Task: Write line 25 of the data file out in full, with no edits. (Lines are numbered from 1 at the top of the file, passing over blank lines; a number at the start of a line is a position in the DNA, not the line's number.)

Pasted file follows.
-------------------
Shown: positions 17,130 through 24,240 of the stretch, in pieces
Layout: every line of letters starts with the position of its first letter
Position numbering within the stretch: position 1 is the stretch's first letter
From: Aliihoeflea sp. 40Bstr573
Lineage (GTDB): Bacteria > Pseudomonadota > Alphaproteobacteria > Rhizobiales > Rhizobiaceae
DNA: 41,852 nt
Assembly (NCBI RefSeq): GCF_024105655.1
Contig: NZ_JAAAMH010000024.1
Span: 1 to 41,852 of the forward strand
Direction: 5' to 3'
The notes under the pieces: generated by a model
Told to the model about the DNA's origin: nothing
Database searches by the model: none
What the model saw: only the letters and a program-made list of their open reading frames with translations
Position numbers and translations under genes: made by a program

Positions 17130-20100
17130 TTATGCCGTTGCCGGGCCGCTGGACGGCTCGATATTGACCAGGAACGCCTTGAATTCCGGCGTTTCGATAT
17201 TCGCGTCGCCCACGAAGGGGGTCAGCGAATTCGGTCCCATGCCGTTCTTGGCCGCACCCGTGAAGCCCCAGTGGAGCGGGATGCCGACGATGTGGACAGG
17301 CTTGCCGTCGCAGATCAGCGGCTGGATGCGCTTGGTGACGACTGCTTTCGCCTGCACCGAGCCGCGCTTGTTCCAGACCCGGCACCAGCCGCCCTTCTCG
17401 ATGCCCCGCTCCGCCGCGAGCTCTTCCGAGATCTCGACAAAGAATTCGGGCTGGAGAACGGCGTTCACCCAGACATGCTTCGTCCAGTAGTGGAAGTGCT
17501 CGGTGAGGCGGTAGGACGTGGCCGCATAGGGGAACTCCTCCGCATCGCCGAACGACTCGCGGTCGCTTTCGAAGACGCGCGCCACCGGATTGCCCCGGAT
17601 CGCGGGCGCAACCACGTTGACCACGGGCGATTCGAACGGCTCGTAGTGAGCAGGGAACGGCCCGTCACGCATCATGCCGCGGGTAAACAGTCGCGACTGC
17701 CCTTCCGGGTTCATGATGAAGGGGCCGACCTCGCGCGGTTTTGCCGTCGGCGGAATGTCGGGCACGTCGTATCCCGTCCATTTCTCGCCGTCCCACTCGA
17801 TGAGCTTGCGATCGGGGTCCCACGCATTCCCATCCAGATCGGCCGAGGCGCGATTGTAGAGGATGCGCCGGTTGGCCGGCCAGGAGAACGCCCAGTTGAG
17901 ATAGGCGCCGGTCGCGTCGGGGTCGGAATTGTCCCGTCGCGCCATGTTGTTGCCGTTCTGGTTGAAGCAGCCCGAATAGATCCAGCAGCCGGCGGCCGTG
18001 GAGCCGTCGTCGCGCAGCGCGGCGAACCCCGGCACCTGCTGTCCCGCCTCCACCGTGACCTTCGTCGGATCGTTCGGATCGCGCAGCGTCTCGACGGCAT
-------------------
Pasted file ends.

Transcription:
17901 ATAGGCGCCGGTCGCGTCGGGGTCGGAATTGTCCCGTCGCGCCATGTTGTTGCCGTTCTGGTTGAAGCAGCCCGAATAGATCCAGCAGCCGGCGGCCGTG